CPR 39 sets out the criteria where the court may set aside judgment: the application should be made promptly, there was good reason not to attend trial and there is a reasonable prospect of success at trial. Gloster LJ said that, “if each of those three hurdles is crossed, it seems to me that it would be a very exceptional case where the court did not set aside the order”. She went on to stress that an appellant court should only interfere “if satisfied that the Judge was wrong.” The court needs to consider the overriding objective to ensure that cases are dealt with justly and ensure the right to a fair trial is not denied, particularly where there is a reasonable prospect of success. The court should not adopt a very rigorous approach as to whether the litigant has shown a good reason for not attending (as set out in the guidance set out by Lord Neuberger MR in Bank of Scotland plc v Pereira). On analysis, she found that the judge had been wrong in principle, as following the Pereira guidance, “he could not reasonably have rejected the doctor’s opinion.” It was held that the defendant was not given the opportunity of a fair trial and the case had not been dealt with justly. She was categoric in her view that the judge “was wrong in all the circumstances not to have set aside his judgment”.

Summary assessment of costs

The Court of Appeal held that the award of just over £83,500 in costs (in respect of the committal proceedings for contempt) had breached the basic principle that such costs “should be reasonable and proportionate, and not penal.” The judge had not adequately considered whether the costs were proportionate or justified in the circumstances. Gloster LJ ordered that the costs be determined by detailed assessment after the retrial.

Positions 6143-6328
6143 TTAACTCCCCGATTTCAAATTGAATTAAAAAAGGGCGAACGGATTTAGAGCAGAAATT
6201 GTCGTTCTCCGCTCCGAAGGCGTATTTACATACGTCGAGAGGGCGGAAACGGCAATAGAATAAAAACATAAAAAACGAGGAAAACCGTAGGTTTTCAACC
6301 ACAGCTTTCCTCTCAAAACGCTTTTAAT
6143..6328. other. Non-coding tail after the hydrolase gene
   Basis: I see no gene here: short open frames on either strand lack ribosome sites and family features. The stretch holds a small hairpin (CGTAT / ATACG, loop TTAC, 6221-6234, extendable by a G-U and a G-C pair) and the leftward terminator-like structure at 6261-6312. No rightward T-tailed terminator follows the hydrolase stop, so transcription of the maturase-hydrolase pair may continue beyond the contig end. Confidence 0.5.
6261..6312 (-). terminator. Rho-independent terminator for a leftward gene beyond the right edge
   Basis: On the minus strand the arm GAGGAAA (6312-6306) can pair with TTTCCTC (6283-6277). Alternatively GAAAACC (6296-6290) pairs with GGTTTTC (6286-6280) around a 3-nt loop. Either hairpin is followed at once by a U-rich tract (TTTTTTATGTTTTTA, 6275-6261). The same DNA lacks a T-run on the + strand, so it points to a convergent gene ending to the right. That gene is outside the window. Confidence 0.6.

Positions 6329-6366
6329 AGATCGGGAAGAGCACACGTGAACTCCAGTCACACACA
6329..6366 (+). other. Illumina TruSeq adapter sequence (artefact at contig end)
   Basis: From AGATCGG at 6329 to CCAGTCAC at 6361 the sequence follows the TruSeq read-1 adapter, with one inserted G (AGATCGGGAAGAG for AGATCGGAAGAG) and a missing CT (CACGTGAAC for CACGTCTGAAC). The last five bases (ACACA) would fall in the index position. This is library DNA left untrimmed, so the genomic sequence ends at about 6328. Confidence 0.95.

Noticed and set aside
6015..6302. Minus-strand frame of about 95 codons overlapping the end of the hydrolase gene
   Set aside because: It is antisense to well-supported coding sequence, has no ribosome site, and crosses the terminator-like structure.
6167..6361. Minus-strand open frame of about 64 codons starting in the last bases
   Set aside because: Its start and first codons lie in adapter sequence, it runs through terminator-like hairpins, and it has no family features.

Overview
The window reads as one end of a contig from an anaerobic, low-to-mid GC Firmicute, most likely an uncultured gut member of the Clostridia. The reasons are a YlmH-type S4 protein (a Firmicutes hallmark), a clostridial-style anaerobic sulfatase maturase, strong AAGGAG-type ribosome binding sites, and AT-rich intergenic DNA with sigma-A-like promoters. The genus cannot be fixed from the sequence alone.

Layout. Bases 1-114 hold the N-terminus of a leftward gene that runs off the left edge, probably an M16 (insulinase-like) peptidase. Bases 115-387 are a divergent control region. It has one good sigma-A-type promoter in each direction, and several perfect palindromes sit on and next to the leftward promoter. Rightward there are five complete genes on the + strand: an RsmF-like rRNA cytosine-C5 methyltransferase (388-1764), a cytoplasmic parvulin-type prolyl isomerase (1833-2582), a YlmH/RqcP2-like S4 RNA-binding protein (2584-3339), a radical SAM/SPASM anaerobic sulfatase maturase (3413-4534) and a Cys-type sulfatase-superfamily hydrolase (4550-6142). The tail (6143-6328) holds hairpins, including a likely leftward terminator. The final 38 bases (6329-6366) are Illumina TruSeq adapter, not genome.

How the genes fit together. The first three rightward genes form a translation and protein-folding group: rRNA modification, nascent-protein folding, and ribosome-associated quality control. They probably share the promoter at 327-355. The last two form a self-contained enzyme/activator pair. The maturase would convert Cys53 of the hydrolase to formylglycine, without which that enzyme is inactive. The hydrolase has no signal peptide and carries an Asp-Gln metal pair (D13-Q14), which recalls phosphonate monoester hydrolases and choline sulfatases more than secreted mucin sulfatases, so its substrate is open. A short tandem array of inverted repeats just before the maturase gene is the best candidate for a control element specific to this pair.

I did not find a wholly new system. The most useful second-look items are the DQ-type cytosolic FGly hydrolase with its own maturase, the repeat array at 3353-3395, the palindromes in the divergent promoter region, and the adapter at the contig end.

Reasoning/practical implications

The defendant’s conduct and how he came across in court may well have been why HHJ Simon Brown QC took the decisions he did. However, as Gloster LJ set out, “it was unfortunate, to say the least, that he gave no reason for his refusal.” No doubt judges will have taken heed of Gloster LJ’s comment going forward!

On the back of this case, it seems likely that the court will carefully consider any application to adjourn a trial on health grounds to ensure there is no denial of justice. The courts may well now be more inclined to grant an adjournment, or at least give a direction for further medical information to relieve any doubts over any inadequacy in the evidence provided. However, Gloster LJ made it clear that this was a rare case.

Applicants seeking an adjournment on health grounds or making an application to set aside a judgment should ensure that they bear this case in mind. The court made the distinction between the correct approach when considering adjourning a trial as opposed to setting aside a judgment. The hurdle is higher for seeking an adjournment whereas the court should not adopt a too rigorous approach to the reason why the applicant did not attend trial when considering an application to set a judgment aside. The issue being that the applicant will be denied any adjudication of his or her case by the court if his or her application to set a judgment aside is refused.

The case also helpfully reiterates that whether costs have been reasonably incurred and are proportionate should always be considered.

Boodle Hatfield Nikki Yates